The opioid crisis has affected every community in America. Opioids affect rural working class people, those in the inner city and suburbs, or even the wealthy and well-to-do professionals. While drug abuse in business has been highlighted in blockbuster films like the Wolf of Wall Street, the current reality is not far from it. According to addiction experts, substance use disorder is making a sobering impact on the financial industry.
This comes from not just an upscale partying lifestyle, but also from drugs used to manage performance and stress, along with physical pain. According to addiction experts, the financial industry itself is actively turning a blind eye to the issues concerning opioid abuse on Wall Street because money is still the priority, and stigma still gets in the way.
Opioids on Wall Street: White-Collar Confessions
As it stands there is no comprehensive research that takes a detailed look at opioid abuse in Wall Street among finance professionals. So we can’t exactly show the numbers to prove it’s prevalence. However, what we see consistently is a dramatic increase in addiction and overdose rates all over the nation in recent years.
Luckily, professionals from this demographic are beginning to speak out in hopes of progressive change.
One such individual is Trey Laird, a former Wall Street trader, who recently spoke to CNBC about his six-year opioid addiction. During the conversation Laird reiterates the critical understanding that substance use disorder can reach anyone, saying:
“Addiction pervades every single socioeconomic demographic that there is. Every industry, every race, men, women. It doesn’t care who you are,”
After getting clean himself, Laird went on to open a sober living community and says he hopes to specifically serve the Wall Street and white collar demographic.
According to Laird, there has been more talk about opioid addiction among people in higher socioeconomic brackets, but there is still much work that needs to be done. He acknowledges that increasing awareness is doing a great deal, but that the problem is also at an increase. Wall Street may finally be talking about it, but how many professionals will get the help they truly need?
Opioids on Wall Street: Stocks and Stigma
One of the biggest obstacles facing white-collar workers like those in Wall Street is the engrained stigma still attached to addiction. Even with all the shifts in our culture toward a better understanding of substance use and the compassion for those struggling, professionals still have this seemingly unbearable hurdle in front of them.
Truthfully, stigma is something that prevents most people from getting help. Professionals will often be too afraid of losing their jobs to admit they need help. Many in the world of Wall Street and finance may have no information on how to seek out treatment while adhering to their professional boards’ guidelines and business practices.
With white-collar workers, this may be an especially difficult thing because the idea of addiction is so often attached to stereotypes of the unemployable, the homeless, the unreliable and unstable that their high-earning careers might minimize the impact drugs have on their lives. Wall Street stockbrokers and traders might not see themselves as having a problem as long as they can function, which brings in the idea of the “functioning addict.”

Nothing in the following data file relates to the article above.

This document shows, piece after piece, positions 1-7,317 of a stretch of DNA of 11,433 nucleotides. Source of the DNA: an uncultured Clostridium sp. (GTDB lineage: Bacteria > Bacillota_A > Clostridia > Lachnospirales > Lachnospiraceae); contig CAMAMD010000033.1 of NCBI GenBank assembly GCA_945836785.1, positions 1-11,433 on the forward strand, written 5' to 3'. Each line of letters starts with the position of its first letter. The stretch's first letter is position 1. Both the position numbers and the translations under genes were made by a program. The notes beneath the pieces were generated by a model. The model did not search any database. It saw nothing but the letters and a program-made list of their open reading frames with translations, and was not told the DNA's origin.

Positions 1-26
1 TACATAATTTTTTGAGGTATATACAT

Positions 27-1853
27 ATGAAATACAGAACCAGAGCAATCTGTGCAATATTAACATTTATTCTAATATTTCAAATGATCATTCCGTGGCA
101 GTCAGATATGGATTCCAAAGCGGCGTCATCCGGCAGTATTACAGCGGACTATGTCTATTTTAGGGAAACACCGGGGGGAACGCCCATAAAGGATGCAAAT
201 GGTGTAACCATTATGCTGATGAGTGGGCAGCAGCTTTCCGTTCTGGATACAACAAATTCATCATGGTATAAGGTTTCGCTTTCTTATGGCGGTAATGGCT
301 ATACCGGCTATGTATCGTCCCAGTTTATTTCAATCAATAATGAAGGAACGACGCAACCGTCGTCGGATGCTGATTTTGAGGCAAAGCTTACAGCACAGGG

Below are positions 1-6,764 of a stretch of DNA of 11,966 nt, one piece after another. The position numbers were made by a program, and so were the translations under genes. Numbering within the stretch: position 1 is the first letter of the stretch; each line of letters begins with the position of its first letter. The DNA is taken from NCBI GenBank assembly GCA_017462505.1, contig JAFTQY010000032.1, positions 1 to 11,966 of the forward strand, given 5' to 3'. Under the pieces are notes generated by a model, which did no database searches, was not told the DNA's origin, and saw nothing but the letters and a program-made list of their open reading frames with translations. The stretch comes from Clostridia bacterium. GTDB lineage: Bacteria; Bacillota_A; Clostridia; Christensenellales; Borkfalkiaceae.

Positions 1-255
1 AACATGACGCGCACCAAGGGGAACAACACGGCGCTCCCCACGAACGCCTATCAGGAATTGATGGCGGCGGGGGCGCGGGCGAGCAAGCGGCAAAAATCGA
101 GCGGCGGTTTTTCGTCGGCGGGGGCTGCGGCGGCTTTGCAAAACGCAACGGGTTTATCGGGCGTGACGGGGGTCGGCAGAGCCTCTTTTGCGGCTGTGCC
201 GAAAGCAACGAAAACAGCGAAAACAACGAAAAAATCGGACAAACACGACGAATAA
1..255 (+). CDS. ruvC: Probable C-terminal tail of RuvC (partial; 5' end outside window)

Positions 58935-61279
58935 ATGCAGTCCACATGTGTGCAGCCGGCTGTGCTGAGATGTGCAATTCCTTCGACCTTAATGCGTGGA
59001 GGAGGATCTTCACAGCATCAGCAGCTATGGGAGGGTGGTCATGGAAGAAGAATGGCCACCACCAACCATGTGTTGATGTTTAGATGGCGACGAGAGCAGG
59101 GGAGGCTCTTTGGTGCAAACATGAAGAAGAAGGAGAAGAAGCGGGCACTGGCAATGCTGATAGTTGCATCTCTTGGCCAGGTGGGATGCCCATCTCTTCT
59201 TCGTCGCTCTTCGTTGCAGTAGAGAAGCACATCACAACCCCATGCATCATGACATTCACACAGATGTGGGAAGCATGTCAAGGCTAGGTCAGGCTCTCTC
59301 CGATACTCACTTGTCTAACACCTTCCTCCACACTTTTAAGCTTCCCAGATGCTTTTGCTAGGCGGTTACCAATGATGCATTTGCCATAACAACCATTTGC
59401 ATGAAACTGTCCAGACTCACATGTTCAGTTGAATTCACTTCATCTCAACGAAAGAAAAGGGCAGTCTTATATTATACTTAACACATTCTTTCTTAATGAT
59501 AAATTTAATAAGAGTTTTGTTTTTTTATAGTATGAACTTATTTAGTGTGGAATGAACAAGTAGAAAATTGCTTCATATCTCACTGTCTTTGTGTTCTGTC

Opioids on Wall Street: Function Addiction is Still Addiction
Many white-collar workers who struggle with drugs or alcohol may consider themselves a “functioning addict”, meaning they are less likely see their actions as a problem because they are able to maintain their professional or even personal lives. To make matters worse, frequently the people around someone who is professionally successful will not believe the addiction is real. They may admit that you’ve been careless or destructive in some respects, but will ultimately minimize it due to your financial stability.
As long as you’re making money and paying the bills how could you possibly be “that bad?”
Well, because “functioning addiction” is still an addiction.
Addiction isn’t about whether or not you are able to hold down a steady income. It does not depend on whether or not other people recognize that you have a problem or your competence with your profession. While addiction can and will have an impact on these things, it isn’t always as black and white as most people like to pretend.
Notice how earlier we said you may “maintain” other areas of your life? Well, we mean to say that you can get by for a while, but eventually, the effects of addiction will catch up with you. It could be in the form of serious health consequences or other devastating circumstances. It could take days, months or even years, but it will leave a mark.
Sadly, “functioning addicts” are also far less likely to get the help they desperately need.
Opioids on Wall Street: It Could Be You
While you might be able to keep your addiction secret, in the beginning, things will eventually get worse. Eventually, your addiction will become unmanageable.
If you think you might fit the “functioning addiction” criteria, look at the following questions and answer them honestly.
- Do you often think about using drugs or drinking?
- Do you find it hard to stop after you start drinking or using?
- Are you scheduling your time around drinking or using drugs?
- Have you tried to stop before, but found that you were unable to?
- Do you drink or use drugs first thing in the morning?
- Are you drinking or using drugs at work?
- Do you hide your drug use or drinking?
- Have you done something risky, like driven drunk?
- Do you worry about your drug use or drinking?
If you find you are answering “yes” more than “no” then you should seriously consider speaking with a medical or addiction professional about your drug use or drinking.